None of this poses a threat of losing control. But the development of artificial general intelligence might.
The dream of artificial general intelligence is the development of a single system or linked group of systems that can not only perform a range of disparate tasks, but can reprogram itself autonomously to learn new tasks. From there it is easy to imagine a system that can improve itself in a self-directed way in any field it chooses. Once it has the capacity to do that, it will apply its learning capacity to improving itself and soon far surpass anything that humans have been able to do.
And then we have a control problem: how do we control these superior machines to ensure that they will be safe for humans?
Musk is not alone in sounding an alarm. In 2014, Stephen Hawking, Stuart Russell, Max Tegmark, and Frank Wilczek said “Success in creating AI would be the biggest event in human history. Unfortunately, it might also be the last, unless we learn how to avoid the risks.”
This is not a new fear. Back in 1965 computer scientist I. J. Goode warned that “...the first ultraintelligent machine is the last invention that man need ever make, provided that the machine is docile enough to tell us how to keep it under control.”
In 1993, mathematician Vernor Vinge warned, “Within thirty years, we will have the technological means to create superhuman intelligence. Shortly after, the human era will be ended.”
In 2005, Ray Kurzweil predicted and welcomed the imminent transcendence of human biology in The Singularity Is Near. In contrast, a decade later philosopher Nick Bostrom wondered how a Superintelligence could be prevented from turning against us.
Of course, speculative predictions of human level artificial intelligence have been around since the dawn of the computer age. In 1965, Herbert Simon said, “Machines will be capable, within twenty years, of doing any work a man can do.” In 1967, Marvin Minsky said, “Within a generation … the problem of creating artificial intelligence will substantially be solved.”
Today’s predictions of imminent human-level intelligence and autonomy are similarly speculative, and need to be taken with a grain of salt. There’s simply no evidence that truly self-directing machines are around the corner.
The biggest mistake is to look at the advances in domain-specific AI applications and to conclude that general AI is near.
Even those who are worried about the control problem recognize the difference between narrowly-designed systems that can do one thing better than any human and a general-purpose AI system that can do anything a person can do. For example, Bostrom and Yudlowski say, “…the missing characteristic is generality. Current AI algorithms with human‐equivalent or ‐superior performance are characterized by a deliberately‐programmed competence only in a single, restricted domain. Deep Blue became the world champion at chess, but it cannot even play checkers, let alone drive a car or make a scientific discovery.” A go-playing machine, even Google’s AlphaGo, is no more likely than a chess-playing machine to have a variety of other skills. It is not a machine likely to turn into Skynet.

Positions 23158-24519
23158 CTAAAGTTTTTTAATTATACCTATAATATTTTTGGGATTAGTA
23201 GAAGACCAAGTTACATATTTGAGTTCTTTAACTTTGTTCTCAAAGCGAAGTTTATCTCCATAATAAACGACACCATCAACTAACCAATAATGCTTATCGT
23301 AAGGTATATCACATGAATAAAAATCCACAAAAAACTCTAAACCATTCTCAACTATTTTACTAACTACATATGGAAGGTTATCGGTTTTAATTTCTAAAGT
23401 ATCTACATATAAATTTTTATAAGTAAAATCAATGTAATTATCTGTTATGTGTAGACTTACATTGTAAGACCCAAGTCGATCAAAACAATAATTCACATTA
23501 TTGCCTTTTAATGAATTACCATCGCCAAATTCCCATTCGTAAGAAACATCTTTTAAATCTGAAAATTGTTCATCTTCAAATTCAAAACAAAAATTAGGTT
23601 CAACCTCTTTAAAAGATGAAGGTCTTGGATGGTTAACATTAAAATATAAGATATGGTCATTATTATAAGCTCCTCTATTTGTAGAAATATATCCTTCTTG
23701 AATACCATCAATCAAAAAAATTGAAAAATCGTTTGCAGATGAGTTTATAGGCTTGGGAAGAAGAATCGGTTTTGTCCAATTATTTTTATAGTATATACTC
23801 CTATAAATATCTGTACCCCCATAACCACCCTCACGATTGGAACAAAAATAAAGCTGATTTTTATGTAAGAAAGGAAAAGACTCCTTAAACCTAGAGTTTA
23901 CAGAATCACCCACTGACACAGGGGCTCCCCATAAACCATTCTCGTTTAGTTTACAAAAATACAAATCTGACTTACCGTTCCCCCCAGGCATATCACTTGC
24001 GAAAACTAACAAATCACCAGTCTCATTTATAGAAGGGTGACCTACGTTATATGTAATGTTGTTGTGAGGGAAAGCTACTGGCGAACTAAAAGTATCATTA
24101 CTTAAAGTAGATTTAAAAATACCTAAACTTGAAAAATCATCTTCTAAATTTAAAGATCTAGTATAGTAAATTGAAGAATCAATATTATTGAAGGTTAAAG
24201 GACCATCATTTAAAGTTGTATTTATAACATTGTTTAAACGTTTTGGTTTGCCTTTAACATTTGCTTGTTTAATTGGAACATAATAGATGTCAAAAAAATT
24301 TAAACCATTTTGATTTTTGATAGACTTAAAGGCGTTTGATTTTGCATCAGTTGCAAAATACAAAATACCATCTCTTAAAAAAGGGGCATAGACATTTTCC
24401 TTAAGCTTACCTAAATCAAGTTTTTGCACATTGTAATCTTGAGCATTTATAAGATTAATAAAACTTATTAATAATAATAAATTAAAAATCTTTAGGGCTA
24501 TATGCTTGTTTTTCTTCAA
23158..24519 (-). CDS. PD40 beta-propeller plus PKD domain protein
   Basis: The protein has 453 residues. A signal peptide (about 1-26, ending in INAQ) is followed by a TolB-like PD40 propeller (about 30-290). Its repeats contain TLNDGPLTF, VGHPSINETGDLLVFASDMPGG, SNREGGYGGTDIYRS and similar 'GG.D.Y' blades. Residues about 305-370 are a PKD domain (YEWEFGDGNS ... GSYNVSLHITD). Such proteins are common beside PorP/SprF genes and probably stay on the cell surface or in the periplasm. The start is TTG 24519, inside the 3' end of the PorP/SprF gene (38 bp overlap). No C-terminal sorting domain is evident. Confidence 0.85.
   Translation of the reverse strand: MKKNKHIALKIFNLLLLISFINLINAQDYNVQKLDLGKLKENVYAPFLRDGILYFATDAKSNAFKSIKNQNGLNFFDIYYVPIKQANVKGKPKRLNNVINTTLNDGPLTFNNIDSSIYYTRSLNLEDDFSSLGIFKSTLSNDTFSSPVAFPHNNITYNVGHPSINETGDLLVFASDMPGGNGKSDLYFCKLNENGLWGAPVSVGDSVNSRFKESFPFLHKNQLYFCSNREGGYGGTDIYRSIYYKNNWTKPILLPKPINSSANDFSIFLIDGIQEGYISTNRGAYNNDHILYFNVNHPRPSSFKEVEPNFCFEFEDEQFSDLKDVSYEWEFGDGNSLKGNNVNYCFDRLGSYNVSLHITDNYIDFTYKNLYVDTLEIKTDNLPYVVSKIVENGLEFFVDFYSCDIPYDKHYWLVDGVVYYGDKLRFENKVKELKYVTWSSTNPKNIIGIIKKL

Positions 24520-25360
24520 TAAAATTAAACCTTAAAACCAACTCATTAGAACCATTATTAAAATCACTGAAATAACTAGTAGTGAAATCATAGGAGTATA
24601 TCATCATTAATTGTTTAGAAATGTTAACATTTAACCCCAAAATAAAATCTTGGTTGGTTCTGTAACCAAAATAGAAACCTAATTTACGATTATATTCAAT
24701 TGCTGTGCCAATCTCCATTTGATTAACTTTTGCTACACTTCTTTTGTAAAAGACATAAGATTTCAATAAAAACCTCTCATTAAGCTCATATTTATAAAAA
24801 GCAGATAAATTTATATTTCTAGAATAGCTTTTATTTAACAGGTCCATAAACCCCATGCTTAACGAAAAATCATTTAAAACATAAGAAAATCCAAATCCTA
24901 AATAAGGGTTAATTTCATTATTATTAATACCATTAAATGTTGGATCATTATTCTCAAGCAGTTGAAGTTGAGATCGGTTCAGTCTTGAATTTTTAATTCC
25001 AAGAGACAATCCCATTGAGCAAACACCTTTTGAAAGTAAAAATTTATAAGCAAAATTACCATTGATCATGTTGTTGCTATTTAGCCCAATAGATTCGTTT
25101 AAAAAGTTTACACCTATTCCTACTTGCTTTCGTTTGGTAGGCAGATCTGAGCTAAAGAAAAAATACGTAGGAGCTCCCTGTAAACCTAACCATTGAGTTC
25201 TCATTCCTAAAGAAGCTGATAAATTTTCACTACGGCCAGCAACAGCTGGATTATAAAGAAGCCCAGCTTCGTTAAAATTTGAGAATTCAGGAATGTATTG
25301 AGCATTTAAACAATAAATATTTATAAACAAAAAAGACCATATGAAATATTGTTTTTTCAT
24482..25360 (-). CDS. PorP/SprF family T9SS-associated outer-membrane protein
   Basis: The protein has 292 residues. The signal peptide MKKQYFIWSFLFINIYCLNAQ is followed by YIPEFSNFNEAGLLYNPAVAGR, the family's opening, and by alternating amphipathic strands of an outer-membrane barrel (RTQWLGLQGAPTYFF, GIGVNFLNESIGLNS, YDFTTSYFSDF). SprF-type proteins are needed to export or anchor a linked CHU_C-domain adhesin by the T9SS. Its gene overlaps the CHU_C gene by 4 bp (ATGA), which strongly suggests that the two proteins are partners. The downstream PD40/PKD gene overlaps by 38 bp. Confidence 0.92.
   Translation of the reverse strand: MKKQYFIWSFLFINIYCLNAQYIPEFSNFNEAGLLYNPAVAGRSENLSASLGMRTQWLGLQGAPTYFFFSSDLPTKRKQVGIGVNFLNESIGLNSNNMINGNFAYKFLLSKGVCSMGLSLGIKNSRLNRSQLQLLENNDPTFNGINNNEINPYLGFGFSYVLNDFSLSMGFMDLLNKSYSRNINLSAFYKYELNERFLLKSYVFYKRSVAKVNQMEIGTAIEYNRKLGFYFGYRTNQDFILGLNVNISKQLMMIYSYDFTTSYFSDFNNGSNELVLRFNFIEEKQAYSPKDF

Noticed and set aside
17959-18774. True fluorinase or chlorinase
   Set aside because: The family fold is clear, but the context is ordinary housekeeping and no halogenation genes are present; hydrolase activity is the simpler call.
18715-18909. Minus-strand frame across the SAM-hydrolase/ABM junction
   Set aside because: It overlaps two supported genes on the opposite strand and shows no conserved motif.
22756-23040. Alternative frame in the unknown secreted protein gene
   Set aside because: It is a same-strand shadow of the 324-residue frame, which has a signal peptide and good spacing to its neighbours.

A second, almost conceptual mistake is to confuse advances in computing power, which will let systems process information and learn much more quickly, with advances in autonomy that will allow systems to choose which goals to pursue and re-program themselves in a self-directed way to achieve these new purposes. There is no indication that machines programmed to achieve one purpose will soon be able to spontaneously decide that they want to do something else. Machines designed to play Go and to learn how to improve their Go skills are not only not able to do other stuff; they also will not suddenly develop an interest in convincing governments to increase their defense budgets or to plant fake news designed to stimulate hostility among nations.
In my InfoWorld article I quoted, Andrew Moore, Dean of Carnegie Mellon's School of Computer Science, who throws cold water on the potential for self-directed machines, saying, “…no one has any idea how to do that. It's real science fiction. It's like asking researchers to start designing a time machine.”
Creating a regulatory agency to supervise all AI research and applications is a solution in search of realistic problem. We shouldn’t be driven by speculative fear into creating such an omnibus regulatory structure. The need for AI in specific domains is urgent – and specific government agencies ought to be active and vigilant in the areas under their jurisdiction. Beyond that, government should be looking for ways to promote AI rather than creating regulatory roadblocks.
Mark MacCarthy, Senior Vice President, Public Policy at SIIA, directs SIIA’s public policy initiatives in the areas of intellectual property enforcement, information privacy, cybersecurity, cloud computing and the promotion of educational technology. Follow Mark on Twitter at @Mark_MacCarthy.